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2015: Issue 1


2016 Meeting Report

Annual Meeting 6th May 2016, University of East London: Technology & Media: Emerging trends in Africa and the diaspora

The Conversation

http://theconversation.com/uk

This is a reputable though not peer-reviewed resource. It has a Creative Commons Licence, and republishing is permitted.

Members of the Language in Africa SIG have been publishing on-line in The Conversation

November 5, 2015

English rules in Uganda, but local languages shouldn’t be sidelined

Medadi Ssentanda, Makerere University and Judith Nakayiza, Makerere University

The stories of and attitudes to three particular languages – English, Swahili and Luganda – provide an interesting starting point for a debate around Uganda's language policy.

September 7, 2015

Uganda’s private schools must stop snubbing language learning policy

Medadi Ssentanda, Makerere University and Judith Nakayiza, Makerere University

In Uganda, private schools are simply ignoring a policy that calls for pupils to learn in a mother tongue rather than in English for the first three years of their education.

May 14, 2015

Digital stories could hold the key to multilingual literacy for African children  

Bonny Norton, University of British Columbia

Research tells us that multilingual literacy matters. But teaching children in Africa to read in their mother tongues as a springboard to literacy in other languages can be a fraught process.

22 May, 2015  

Not all of Ghana’s children attend school – but that doesn’t mean they aren’t learning

Brendan Rigby, PhD Candidate in Language Literacy Education, University of Melbourne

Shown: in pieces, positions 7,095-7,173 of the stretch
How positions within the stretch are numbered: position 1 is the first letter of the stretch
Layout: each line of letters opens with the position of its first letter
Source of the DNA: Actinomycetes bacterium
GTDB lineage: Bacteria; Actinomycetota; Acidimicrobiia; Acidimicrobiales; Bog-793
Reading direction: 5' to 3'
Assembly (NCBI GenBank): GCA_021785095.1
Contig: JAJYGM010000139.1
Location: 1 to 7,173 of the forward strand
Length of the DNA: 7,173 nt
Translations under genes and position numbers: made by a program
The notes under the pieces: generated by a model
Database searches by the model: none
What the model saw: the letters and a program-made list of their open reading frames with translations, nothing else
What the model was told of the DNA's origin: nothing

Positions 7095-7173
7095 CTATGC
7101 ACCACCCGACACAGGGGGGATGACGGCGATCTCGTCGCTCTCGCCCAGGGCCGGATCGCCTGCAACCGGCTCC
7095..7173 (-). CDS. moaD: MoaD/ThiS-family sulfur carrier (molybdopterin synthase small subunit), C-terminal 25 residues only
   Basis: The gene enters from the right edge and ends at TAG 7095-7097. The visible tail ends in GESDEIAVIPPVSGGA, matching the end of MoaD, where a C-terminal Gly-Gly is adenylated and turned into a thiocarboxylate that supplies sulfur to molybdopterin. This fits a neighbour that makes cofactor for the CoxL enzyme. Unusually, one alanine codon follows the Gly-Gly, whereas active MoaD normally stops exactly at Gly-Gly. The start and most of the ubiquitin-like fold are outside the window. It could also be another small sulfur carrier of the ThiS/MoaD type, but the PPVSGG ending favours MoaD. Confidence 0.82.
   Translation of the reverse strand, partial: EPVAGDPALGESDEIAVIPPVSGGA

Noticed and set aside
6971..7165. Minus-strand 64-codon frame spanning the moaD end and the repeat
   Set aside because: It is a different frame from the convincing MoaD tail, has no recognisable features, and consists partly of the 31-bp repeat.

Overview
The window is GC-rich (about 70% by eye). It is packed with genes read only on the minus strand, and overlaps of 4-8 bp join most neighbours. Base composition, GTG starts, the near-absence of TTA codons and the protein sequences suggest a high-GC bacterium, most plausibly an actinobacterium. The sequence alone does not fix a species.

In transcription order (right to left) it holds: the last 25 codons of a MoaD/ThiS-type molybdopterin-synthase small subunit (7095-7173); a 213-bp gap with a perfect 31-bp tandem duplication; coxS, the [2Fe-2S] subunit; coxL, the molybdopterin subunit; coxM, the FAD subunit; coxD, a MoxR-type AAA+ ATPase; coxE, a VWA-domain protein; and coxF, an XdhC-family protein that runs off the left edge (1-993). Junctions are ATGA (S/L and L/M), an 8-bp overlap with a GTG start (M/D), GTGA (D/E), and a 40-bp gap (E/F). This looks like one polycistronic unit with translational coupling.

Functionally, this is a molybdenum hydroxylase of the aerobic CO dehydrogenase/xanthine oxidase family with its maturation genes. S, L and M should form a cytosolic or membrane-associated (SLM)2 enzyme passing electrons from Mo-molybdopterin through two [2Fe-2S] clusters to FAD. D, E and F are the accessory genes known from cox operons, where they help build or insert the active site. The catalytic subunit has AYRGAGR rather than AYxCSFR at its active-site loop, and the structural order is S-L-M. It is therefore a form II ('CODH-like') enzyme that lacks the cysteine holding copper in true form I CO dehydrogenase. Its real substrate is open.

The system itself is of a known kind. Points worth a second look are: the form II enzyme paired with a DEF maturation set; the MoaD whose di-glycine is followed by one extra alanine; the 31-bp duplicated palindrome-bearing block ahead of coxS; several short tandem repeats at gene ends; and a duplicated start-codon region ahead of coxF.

Researchers know very little about the daily lives and education of children who are excluded from formal schooling. According to UNESCO’s definition of “out of school” these children are never expected to enrol, have dropped out or are expected to enrol later in formal schooling. But a case study in Ghana suggests that there may be a different way of considering notions of literacy and schooling. This is important because goals set for universal primary education under the Millennium Development Goals have not been achieved.

Feliciano Chimbutane - Expanded Spaces for Mozambican Languages in Primary Education: Where Bottom-Up Meets Top-Down

Abstract:

This article describes how 16 Mozambican languages—and counting—have been brought into primary education in Mozambique through a 2002 curriculum reform, and how they are faring in light of tensions between general aspirations for dominant languages and public demand for bilingual education. Bilingual education based on learners' home languages, as one of three optional “modalities” of the reform, has grown in popularity since piloting in the 1990s, and classroom- and community-level actors are making considerable contributions, assisted by middle-level scholars and organizations. Although official policy has not been accompanied by allocation of resources at the top, it appears that implementational spaces (Hornberger, 2005) are being filled from the stakeholder level, contributing to ownership of bilingual programs and satisfaction with promoting local languages and cultures. Given current limitations at the top and middle, the question is whether the bottom can sustain implementation.

Publication Date: 2012

Publication Name: International Multilingual Research Journal

Annual Meeting 2016

The 2016 Language in Africa SIG Annual Meeting will be on Friday, May 6th 2016 at the University of East London, and will be on the theme: Technology and Media: Emerging Trends in Africa and the Diaspora.

The plenary speaker will be Professor Bonny Norton, University of British Colombia.

Papers are invited on the general theme of the conference. Please send abstracts of up to 250 words by March 28th 2016 to: Annette Islei, Convenor LiA SIG, annetteislei@gmail.com

Topics of interest centred around the theme could include, for example:

Goodith White, Secretary of Language in Africa SIG

The role of a university in indigenous language and community development

Mountains of the Moon University, Fort Portal

Postgraduate Hall, Kabundaire

Thursday 29th October 2015, 1 – 5pm.


The aim of the seminar is to promote discussion between and within Ugandan universities and with community members, and develop concepts for the role of universities in languages and community development.